Grown mostly by local farmers on the Big Island and available at the local markets, white pineapple also goes by the name of Kona Sugarloaf, Big Island White or White.

Did you know? It’s a myth that pulling a leaf easily from the crown of the pineapple indicates  ripeness.

Among other health benefits pineapple is a great source of potassium, vitamin C, and also fiber.

 

Dragon fruit

Believed by many to be a super fruit, dragon fruit is high in vitamin C, phosphorus and calcium. Red-skinned with red-flesh, orange-skinned with white flesh, and also red skinned with white flesh, it’s a sweet, juicy delight – tasting like a cross between a pear and a melon.

Similar to a kiwifruit because of its small, black, crunchy seeds, dragon fruit can also be added to deserts, smoothies, sorbets and salads.

Did you know? Its name comes from its appearance – like a fireball with its bright pink coloring and green leaves shaped like flames.

Lychee

We’re lucky enough to have a number of lychee trees at Horizon Guest House. When ripe lychees turn a bright red. The red rind conceals within a juicy, white, translucent and gelatinous flesh.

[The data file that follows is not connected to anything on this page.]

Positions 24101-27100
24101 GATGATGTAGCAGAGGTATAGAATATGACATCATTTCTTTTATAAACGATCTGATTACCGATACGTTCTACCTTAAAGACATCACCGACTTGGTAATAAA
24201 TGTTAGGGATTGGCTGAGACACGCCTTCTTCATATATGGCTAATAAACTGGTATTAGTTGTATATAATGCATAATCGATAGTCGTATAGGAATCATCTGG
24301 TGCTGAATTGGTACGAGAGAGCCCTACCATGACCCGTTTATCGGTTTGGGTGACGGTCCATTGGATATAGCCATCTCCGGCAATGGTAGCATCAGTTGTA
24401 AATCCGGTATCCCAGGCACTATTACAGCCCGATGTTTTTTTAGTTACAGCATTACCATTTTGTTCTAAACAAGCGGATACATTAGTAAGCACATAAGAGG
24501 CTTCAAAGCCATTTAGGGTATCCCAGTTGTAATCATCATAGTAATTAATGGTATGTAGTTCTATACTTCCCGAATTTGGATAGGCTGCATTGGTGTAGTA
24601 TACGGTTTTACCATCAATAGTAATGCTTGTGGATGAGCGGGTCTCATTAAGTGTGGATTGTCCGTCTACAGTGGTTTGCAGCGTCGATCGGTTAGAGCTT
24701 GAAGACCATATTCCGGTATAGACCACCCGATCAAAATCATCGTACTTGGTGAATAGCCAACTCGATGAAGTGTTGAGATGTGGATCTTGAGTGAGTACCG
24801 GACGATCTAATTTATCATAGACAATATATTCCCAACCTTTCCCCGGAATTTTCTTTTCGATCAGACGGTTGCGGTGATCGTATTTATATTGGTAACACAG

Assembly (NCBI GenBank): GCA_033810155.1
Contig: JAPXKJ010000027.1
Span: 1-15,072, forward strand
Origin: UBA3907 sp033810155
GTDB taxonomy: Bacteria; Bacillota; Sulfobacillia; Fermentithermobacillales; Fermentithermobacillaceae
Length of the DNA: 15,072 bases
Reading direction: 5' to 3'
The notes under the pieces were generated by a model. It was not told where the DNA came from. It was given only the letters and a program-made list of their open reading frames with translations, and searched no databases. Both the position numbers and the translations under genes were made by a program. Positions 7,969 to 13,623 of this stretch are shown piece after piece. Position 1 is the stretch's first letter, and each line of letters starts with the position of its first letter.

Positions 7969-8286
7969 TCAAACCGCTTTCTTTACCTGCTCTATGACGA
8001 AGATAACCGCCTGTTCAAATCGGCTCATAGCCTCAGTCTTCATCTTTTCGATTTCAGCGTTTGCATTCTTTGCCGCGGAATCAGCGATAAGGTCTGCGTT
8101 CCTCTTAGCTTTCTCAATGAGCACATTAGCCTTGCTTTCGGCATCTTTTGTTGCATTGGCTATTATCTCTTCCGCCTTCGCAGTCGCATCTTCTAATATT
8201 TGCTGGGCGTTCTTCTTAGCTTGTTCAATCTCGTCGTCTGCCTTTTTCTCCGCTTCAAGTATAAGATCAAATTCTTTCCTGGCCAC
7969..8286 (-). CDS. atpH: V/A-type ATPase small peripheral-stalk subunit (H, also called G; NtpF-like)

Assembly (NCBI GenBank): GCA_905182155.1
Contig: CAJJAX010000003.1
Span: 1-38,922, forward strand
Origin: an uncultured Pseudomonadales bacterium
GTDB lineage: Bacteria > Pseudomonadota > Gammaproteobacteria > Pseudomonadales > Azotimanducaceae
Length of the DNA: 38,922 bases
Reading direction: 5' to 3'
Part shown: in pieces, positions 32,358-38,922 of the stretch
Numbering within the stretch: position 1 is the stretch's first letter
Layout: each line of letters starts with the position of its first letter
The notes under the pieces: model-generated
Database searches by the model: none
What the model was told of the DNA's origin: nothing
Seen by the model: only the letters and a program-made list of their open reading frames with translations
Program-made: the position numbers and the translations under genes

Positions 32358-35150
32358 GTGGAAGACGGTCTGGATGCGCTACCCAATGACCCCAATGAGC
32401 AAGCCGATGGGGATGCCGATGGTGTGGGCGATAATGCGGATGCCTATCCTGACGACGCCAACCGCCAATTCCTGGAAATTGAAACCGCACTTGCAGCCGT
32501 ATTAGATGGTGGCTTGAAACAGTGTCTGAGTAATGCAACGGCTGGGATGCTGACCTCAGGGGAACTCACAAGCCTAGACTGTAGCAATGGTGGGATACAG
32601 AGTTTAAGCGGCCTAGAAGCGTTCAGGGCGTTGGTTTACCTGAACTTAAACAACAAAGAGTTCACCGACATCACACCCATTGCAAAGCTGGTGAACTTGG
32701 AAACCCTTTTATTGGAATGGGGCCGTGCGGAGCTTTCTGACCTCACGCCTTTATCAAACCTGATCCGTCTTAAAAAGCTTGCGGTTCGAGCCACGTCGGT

Lychees are a delicious treat – and taste even better chilled. A staple of backyard gardens all over the Big Island they are also naturally high in vitamin C and potassium.

Did you know? The first lychee plant was brought to Hawaii in the 1870s from China.

 

Papaya

Available year round in Hawaii, papaya flourish especially well from spring through to September. Enjoyed as part of the breakfast fruit platter they also make a great snack on their own. Simply scoop out the seeds and replace with a spoonful of yoghurt!

Papaya can not only be added to salads and stews but the black seeds found inside the papaya are edible. The seeds have a sharp, spicy flavor and can be ground and used instead of black pepper.

Did you know? Papaya are originally from southern Mexico but now grow in most tropical countries – of course we believe the best is right here at the bed and breakfast.

Book now and enjoy your breakfast at Horizon Guest House with fresh fruit from the garden direct to our breakfast fruit platter – available daily.